471719 Profitability and Risk in Conceptual Plant Design:Dealing with Key Financial Parameters Rigorously and Simultaneously

Tuesday, November 15, 2016: 9:27 AM
Carmel II (Hotel Nikko San Francisco)
Duncan A. Mellichamp, UCSB, Santa Barbara, CA

Profitability and Risk in Conceptual Plant Design:

Dealing with Key Financial Parameters Rigorously and Simultaneously

 

Duncan A. Mellichamp

Professor Emeritus

Department of Chemical Engineering

University of California, Santa Barbara, CA USA 93106

e-mail: dmell@engineering.ucsb.edu Phone: 805-569-9858 Fax: 805-893-4731

 

Abstract

Many companies impose a minimum IRR (“hurdle rate”) to justify a “go-forward decision” with a new project, e.g., the IRR must be at least 25% to be deemed profitable enough. Presumably, this hurdle rate is chosen sufficiently higher than the sum of their ongoing Enterprise Rate, ER(the average year-over-year after-tax return on investment to the organization from all continuing operations) plus a “risk cushion” to cover uncertainties that statistically arise, causing loss of profitability or even outright failure of some projects.

Most users of discounted cash flow methods understand that the ER, when used as Discount Rate (DR) in net present value calculations imposes an appropriate “opportunity cost” on a potential project —i.e., foregone return that presumably could be obtained from alternative investment in ongoing internal operations. But few users understand just how problematic IRR is because the calculated value (i.e., Discount Rate) seldom has real physical meaning. Nor can the portion of the DR that is greater than ER be interpreted as “risk compensation.” The key problem is that IRR is defined without parameters, so nothing is strictly associated either with “profit” or with “risk.” Furthermore, IRRis a non-linear function, making any allocation of profit and risk difficult to extrapolate mathematically to different circumstances.In 2013 the author proposed a new index of profitability, NPV%, (NPV, evaluated with DR = ER) normalized by the Total Capital Investment and annualized by the Project Lifetime).* This metric was shown to be linearly related to ROIBT, thus substantially represents “inverse risk” in the same way that Pay-Out Time approximates the length of time a capital investment will be at risk (time to recover the original investment via cash flows). Thus, NPV% can serve as an inverse measure of business risk while its antecedent, NPV, provides a direct estimate of profitability. Further, since NPV% includes at least one more parameter than IRR, it allows for an independent choice of the Discount Rate. Because IRR and NPV% are both directly related to the ROIBT of the proposed project, one can fix ROIBT, calculate NPV% as a function of ER, then use a manifold projection (onto the ROIBT, IRR axis) to establish equivalence.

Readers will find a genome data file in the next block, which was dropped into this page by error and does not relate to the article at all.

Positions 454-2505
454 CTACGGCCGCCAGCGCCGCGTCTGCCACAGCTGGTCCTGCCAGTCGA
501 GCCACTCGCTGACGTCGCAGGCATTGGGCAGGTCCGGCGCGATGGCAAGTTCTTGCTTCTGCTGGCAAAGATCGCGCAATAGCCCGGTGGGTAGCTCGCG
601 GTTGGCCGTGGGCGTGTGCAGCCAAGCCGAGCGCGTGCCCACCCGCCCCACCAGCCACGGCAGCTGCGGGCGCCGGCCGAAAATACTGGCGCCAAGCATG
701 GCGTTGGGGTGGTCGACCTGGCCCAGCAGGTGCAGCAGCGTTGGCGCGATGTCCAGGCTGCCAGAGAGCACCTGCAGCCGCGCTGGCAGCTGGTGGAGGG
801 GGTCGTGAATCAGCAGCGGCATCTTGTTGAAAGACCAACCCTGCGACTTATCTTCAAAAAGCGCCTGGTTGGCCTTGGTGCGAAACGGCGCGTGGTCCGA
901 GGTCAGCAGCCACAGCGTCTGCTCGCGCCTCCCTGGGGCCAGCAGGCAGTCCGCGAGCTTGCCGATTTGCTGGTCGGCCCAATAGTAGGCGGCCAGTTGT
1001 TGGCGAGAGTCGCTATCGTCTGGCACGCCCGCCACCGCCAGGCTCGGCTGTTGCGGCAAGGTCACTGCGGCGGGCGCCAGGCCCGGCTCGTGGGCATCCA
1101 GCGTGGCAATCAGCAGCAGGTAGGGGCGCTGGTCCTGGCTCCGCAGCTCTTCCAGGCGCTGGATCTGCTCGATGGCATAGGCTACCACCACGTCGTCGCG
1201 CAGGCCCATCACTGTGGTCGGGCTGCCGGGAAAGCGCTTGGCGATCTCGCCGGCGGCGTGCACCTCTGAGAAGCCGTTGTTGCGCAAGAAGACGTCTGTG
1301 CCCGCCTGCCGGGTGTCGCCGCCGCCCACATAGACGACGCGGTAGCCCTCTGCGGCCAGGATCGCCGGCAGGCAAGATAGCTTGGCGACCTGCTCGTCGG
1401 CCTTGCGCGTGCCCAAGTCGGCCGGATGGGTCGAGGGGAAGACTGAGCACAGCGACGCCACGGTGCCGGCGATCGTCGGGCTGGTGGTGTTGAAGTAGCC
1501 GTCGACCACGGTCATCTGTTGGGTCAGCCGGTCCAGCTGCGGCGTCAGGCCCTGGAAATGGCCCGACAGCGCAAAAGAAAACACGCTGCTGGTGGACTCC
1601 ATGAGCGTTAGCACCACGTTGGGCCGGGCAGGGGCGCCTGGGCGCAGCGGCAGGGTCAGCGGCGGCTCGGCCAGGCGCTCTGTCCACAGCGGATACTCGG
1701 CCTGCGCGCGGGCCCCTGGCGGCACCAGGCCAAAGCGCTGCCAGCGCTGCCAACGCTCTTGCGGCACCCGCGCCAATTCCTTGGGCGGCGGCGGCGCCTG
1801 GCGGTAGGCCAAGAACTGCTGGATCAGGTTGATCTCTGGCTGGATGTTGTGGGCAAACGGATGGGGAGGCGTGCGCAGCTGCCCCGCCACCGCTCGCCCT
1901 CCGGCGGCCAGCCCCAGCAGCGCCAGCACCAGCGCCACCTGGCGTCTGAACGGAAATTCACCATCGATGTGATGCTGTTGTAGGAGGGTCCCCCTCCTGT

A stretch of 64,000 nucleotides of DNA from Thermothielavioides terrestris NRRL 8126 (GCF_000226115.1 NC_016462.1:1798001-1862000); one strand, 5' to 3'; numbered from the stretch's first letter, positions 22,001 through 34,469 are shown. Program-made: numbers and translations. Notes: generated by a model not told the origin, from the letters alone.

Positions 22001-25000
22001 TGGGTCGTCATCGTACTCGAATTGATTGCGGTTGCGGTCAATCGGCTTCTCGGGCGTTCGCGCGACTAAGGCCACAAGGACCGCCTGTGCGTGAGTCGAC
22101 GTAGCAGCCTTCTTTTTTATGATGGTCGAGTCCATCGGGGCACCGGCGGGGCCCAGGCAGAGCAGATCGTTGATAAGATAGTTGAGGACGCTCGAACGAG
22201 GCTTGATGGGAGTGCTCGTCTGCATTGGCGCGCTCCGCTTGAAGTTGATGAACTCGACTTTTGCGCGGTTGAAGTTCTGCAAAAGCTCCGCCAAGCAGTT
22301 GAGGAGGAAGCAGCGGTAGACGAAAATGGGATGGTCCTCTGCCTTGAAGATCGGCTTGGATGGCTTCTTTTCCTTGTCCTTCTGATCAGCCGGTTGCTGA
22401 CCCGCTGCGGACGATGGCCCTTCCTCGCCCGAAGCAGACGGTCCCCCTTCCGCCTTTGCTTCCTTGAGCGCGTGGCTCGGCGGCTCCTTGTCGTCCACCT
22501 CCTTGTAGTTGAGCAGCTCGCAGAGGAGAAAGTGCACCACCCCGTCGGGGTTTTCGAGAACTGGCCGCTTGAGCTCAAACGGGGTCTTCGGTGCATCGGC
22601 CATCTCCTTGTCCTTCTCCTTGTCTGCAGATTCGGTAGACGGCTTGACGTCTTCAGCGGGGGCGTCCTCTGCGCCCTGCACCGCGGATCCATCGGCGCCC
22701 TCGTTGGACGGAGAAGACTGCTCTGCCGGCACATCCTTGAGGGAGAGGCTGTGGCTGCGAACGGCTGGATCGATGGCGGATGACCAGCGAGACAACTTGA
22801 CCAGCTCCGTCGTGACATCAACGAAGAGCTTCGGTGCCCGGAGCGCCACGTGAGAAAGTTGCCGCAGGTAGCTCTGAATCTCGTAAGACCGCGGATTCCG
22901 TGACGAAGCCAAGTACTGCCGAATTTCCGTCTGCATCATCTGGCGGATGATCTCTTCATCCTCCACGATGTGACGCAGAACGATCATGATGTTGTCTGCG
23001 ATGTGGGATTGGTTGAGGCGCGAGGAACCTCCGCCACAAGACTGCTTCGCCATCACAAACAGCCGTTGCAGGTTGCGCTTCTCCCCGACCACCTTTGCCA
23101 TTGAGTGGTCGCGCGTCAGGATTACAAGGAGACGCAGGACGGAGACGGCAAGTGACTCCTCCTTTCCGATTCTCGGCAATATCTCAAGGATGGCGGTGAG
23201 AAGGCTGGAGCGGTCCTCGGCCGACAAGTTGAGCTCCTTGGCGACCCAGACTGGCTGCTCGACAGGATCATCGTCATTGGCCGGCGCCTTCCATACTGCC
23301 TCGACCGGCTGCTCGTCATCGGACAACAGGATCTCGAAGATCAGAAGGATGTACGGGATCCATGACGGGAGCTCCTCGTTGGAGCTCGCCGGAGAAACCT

Several key outcomes are discussed: (1) Company policy ought to be to adjust the hurdle rate to optimize profitability (NPV) and the risk surrogate (inverse of NPV%) while updating IRR [as inferred function of NPV%(ER)] whenever experience with profits (internal Enterprise Rate) changes significantly. (2) A better approach might be to abandon the usual pairing <NPV (with DR = ER), IRR> altogether and adopt <NPV, NPV%> or a related evaluation metric. Ongoing research shows that such a choice can make evaluating project profitability particularly easy, allowing any reasonable optimization strategy to employ 1, 2, or 3 independent variables--e.g., profitability, risk, and/or capital investment--simultaneously.



* Mellichamp, D.A., Computers and Chemical Engineering 48 (2013) 251– 263.


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